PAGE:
The Southern Power Distribution Company Limited (SPDCL) has initiated the process of ‘decentralized distributed generation’ of solar energy in 13 villages in Prakasam (10) and Kurnool (3) districts under the Rajiv Gandhi Grameen Vidyutikaran Yojana (RGGVY).
These are all remote villages where the Discom took up distributed generation of solar power to encourage its use and reduce technical losses in evacuating the energy to the grid. They are also the habitations where the Discom finds providing the last-mile connectivity difficult owing to their distant location.
What the SPDCL does is exporting the solar energy generated by a large number of PV modules on rooftops directly into the grid, without creating the infrastructure required for transmission and distribution of conventional (thermal) energy.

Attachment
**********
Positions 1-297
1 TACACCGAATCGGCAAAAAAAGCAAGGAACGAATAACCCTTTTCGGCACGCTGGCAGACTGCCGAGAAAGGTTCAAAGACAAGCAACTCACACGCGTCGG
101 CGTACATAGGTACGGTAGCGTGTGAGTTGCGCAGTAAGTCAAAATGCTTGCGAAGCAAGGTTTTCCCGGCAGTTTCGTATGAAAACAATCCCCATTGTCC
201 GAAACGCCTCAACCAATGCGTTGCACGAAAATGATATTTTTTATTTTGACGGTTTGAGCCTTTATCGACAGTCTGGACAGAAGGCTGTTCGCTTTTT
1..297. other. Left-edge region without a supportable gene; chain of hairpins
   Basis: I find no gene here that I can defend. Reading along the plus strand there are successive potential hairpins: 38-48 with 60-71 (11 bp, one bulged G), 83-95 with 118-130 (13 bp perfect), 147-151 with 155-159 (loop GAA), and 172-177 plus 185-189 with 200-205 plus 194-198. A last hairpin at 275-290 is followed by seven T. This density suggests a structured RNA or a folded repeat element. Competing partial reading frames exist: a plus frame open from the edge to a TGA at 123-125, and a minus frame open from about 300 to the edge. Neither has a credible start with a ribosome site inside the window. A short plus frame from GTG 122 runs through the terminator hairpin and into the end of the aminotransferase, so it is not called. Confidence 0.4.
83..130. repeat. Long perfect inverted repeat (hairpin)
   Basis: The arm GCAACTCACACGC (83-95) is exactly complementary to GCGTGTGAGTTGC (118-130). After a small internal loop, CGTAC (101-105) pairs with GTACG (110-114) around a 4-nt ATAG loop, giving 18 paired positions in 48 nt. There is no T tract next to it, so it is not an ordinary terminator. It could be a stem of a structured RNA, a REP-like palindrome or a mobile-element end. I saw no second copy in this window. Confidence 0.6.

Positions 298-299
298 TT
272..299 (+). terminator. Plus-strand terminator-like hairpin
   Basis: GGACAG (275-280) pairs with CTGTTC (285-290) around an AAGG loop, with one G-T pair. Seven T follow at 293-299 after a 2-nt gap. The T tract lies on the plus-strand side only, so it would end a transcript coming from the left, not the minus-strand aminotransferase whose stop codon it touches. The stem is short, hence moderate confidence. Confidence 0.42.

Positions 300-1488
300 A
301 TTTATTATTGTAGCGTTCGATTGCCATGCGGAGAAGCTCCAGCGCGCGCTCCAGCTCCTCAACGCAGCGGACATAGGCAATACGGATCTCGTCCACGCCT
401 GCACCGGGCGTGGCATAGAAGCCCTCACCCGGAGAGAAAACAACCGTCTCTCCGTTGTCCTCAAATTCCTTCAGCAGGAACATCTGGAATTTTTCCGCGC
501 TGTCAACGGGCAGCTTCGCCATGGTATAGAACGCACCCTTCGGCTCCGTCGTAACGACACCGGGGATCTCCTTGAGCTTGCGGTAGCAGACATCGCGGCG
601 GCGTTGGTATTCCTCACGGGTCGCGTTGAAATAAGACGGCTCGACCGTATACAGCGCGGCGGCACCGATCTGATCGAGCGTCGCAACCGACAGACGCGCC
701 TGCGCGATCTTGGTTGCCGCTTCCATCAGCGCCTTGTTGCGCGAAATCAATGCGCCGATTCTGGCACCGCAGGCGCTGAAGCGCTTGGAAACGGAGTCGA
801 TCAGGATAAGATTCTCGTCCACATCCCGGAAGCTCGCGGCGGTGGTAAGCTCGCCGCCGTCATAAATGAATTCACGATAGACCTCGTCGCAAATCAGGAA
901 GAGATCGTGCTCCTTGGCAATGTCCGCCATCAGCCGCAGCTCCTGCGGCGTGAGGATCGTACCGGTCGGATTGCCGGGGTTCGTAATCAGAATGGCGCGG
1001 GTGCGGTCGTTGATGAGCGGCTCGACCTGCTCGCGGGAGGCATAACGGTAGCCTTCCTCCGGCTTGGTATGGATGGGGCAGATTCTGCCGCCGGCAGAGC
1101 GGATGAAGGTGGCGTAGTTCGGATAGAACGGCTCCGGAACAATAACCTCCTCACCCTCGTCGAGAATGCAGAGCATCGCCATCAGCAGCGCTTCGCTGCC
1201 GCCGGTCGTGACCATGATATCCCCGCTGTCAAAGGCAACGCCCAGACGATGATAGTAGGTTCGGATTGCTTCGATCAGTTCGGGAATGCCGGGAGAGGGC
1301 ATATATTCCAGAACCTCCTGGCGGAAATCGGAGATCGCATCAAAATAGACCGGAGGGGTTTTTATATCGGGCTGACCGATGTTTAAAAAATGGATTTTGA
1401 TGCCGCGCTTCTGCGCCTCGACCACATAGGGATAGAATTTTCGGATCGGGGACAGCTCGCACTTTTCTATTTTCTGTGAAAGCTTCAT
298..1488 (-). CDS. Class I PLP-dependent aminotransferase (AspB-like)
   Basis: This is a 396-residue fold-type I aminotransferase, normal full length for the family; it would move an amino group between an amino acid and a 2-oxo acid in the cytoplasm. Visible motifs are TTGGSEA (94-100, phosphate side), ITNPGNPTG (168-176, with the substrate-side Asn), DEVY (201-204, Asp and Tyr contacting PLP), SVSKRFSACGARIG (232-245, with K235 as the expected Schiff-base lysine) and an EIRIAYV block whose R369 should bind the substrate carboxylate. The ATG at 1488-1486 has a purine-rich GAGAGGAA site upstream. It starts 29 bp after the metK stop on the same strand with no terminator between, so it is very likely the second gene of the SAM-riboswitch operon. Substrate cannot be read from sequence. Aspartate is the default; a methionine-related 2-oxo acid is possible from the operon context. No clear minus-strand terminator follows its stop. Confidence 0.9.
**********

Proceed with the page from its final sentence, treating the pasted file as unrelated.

The process would save money and eliminate scope for technical losses. Decentralized distributed generation (DDG) is one in which solar energy is collected by multiple PV modules set up on houses / buildings (in remote habitations) and then sent to grid.
Otherwise, thermal energy is to be injected into the grid through substations and other T&D equipment, which is neither feasible nor cost-effective. On the economic front, the DDG projects get 90 per cent subsidy from the Centre and the rest in form of loan from the Rural Electrification Corporation (REC) or State funds. In the present case, the costs are being borne by the State government, according to official sources.
According to the schedule, the SPDCL would generate solar power in these villages which, in turn, will be wheeled to the grid with cooperation from the REC, the nodal agency for the RGGVY with a mandate to ensure cent percent electrification of villages across the country. The energy would then be pumped into the network covering these villages in a cost-effective manner. More remote villages in eight districts which fall under the SPDCL’s jurisdiction will be covered under the RGGVY in a phased manner.